editor's blog
Subscribe Now

Microsemi Moves GNSS Indoors

Much of the cellular build-out in areas that already have coverage is happening through small cells. It’s like we’ve gotten the broad brush strokes in place; now we’re fine-tuning coverage and capacity here and there as needed.

And much of this is happening in buildings – malls, office buildings, and other areas where large numbers of people concentrate.

Which creates a problem: these cells rely on accurate timing from GPS (or GNSS, generically). And, as we’ve seen in our discussions of indoor navigation, GPS isn’t a thing indoors. At least, not for your average receiver.

So what happens is, well, exactly what you’d expect: you put an antenna on the building to receive the GPS signal. That involves getting power up there and then distributing the received signal via coax.

That might not seem like much of a burden for those of you accustomed to setting up a TV satellite dish for your home. But, apparently, this is a bigger deal with big buildings. Running those bulky, shielded wires around isn’t trivial. And, apparently, the operator may even have to rent the space on the roof where the antenna goes. Oi, everyone with their hand out!

So Microsemi has come up with an alternative. They call it an integrated GNSS master – IGM. It will provide the master timing signal for the small cells installed in the building. It’s designed to be installed indoors.

“But there is no GPS signal indoors,” you might reasonably protest. Well, apparently there is – it’s just not a strong signal. (OK, I’m sure you can find places where the signal is pretty much gone. So… yeah, the Panic Room is probably not a good place to mount this. Although… read on…) How do they capture this signal?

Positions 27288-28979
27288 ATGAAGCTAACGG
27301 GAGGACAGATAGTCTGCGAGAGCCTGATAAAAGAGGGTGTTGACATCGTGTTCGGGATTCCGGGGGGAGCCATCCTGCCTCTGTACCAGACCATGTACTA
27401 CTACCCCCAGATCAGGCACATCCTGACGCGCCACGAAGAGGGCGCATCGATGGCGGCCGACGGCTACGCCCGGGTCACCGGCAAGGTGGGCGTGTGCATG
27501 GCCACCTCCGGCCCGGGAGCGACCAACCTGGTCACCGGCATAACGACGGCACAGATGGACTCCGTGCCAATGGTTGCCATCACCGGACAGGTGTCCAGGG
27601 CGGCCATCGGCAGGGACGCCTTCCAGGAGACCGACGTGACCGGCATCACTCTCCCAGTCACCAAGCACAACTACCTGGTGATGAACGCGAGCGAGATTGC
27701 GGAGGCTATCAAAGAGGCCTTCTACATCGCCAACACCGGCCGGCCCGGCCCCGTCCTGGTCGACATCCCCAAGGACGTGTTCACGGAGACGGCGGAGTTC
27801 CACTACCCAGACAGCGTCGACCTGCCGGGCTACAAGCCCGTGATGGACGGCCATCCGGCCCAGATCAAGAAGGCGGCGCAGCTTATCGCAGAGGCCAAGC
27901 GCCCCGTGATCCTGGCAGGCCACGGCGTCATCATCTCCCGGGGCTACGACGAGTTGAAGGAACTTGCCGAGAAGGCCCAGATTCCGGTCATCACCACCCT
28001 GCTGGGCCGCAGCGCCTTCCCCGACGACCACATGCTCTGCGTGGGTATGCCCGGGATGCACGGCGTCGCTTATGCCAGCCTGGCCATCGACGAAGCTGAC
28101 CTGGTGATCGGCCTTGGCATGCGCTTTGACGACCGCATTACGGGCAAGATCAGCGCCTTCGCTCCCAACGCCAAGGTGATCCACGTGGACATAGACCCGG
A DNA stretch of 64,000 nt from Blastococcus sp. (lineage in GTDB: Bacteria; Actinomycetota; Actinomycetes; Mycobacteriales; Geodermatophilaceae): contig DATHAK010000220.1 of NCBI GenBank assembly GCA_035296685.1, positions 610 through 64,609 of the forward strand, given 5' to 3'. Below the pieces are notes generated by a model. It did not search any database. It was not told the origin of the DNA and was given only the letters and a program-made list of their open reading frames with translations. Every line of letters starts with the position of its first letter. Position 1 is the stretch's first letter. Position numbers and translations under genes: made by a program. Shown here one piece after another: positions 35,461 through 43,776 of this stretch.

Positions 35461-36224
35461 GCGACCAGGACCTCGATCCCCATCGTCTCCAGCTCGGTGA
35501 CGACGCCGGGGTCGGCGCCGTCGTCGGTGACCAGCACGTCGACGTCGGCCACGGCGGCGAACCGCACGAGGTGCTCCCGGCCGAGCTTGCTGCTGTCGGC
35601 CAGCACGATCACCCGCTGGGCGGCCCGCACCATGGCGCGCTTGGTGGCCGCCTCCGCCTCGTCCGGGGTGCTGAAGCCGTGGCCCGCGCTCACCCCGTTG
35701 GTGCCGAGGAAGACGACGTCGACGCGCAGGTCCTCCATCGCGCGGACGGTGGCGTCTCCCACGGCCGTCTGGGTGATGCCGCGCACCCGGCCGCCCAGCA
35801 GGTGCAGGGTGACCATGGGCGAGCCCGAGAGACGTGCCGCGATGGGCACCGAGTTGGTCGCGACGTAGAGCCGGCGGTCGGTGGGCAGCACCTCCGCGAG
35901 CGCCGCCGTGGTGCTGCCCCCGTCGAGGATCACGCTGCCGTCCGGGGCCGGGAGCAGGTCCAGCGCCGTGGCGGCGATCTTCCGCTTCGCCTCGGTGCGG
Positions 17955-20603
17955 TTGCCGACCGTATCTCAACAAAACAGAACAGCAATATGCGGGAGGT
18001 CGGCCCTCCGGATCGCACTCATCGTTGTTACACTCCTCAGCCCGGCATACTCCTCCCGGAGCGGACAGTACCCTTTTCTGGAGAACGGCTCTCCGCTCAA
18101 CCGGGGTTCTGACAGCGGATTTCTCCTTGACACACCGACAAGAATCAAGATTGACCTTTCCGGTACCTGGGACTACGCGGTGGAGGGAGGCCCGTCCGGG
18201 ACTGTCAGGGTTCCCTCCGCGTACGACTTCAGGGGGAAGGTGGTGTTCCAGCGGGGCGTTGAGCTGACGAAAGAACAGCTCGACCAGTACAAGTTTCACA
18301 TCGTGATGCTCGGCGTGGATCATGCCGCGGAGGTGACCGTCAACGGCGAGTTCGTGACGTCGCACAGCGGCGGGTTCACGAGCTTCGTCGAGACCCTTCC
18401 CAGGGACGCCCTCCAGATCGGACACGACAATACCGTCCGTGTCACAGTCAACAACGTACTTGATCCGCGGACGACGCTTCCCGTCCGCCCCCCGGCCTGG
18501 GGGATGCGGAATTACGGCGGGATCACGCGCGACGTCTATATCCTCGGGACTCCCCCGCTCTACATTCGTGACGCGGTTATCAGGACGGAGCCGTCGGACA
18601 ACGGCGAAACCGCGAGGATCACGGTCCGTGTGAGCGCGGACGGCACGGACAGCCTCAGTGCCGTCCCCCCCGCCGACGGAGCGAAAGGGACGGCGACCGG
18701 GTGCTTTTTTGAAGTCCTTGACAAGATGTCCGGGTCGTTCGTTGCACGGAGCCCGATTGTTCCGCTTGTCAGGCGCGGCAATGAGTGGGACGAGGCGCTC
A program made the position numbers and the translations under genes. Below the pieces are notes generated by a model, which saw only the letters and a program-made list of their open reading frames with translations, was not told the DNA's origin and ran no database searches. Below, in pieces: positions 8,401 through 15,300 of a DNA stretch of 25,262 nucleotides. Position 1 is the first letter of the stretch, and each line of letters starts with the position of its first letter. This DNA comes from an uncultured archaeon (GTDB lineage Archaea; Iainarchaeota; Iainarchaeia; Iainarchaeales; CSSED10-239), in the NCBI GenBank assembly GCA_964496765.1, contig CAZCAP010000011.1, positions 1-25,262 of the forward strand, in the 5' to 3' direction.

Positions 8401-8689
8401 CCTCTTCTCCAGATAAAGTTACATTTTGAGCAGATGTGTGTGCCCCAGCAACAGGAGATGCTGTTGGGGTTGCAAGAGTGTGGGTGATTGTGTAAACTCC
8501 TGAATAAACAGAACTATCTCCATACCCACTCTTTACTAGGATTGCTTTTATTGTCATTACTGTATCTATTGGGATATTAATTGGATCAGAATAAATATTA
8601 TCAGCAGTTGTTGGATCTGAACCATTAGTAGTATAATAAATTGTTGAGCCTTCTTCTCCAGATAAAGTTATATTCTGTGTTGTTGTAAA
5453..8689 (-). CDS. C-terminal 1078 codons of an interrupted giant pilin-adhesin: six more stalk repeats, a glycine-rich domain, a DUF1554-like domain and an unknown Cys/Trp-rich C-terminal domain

First, they have a very sensitive receiver. They also take advantage of assisted GNSS (A-GNSS). That covers a broad range of alternative ways of receiving GNSS signals. Some are sent by Ethernet; some are pre-calculated and sent ahead of time; etc. Together, through what we might call “signal fusion” (by analogy with sensor fusion) with whatever live GPS signal it can detect, these allow the IGM to function indoors. It also improves the time-to-first-fix.

“But you still have to route power and signals,” you might continue to protest. Well, yes and no. There’s no clunky coax: it’s Ethernet. And the unit leverages Power over Ethernet (PoE). So once you’ve plugged the Ethernet cable in, you’re good to go. Much easier to wire; no conduit or high voltages to muck about with.

Microsemi_Integrated_GNSS_Master-IGM-Diagram_cr.jpg 

(Image courtesy Microsemi)

Thinking ahead, could this be leveraged for indoor navigation? That’s not Microsemi’s immediate plan, but they say that, in principle, it could.

You can read more in their announcement.

Leave a Reply

featured blogs
Jul 12, 2024
I'm having olfactory flashbacks to the strangely satisfying scents found in machine shops. I love the smell of hot oil in the morning....

featured video

Larsen & Toubro Builds Data Centers with Effective Cooling Using Cadence Reality DC Design

Sponsored by Cadence Design Systems

Larsen & Toubro built the world’s largest FIFA stadium in Qatar, the world’s tallest statue, and one of the world’s most sophisticated cricket stadiums. Their latest business venture? Designing data centers. Since IT equipment in data centers generates a lot of heat, it’s important to have an efficient and effective cooling system. Learn why, Larsen & Toubro use Cadence Reality DC Design Software for simulation and analysis of the cooling system.

Click here for more information about Cadence Multiphysics System Analysis

featured paper

DNA of a Modern Mid-Range FPGA

Sponsored by Intel

While it is tempting to classify FPGAs simply based on logic capacity, modern FPGAs are alterable systems on chips with a wide variety of features and resources. In this blog we look closer at requirements of the mid-range segment of the FPGA industry.

Click here to read DNA of a Modern Mid-Range FPGA - Intel Community

featured chalk talk

Power Gridlock
The power grid is struggling to meet the growing demands of our electrifying world. In this episode of Chalk Talk, Amelia Dalton and Jake Michels from YAGEO Group discuss the challenges affecting our power grids today, the solutions to help solve these issues and why passive components will be the heroes of grid modernization.
Nov 28, 2023
29,160 views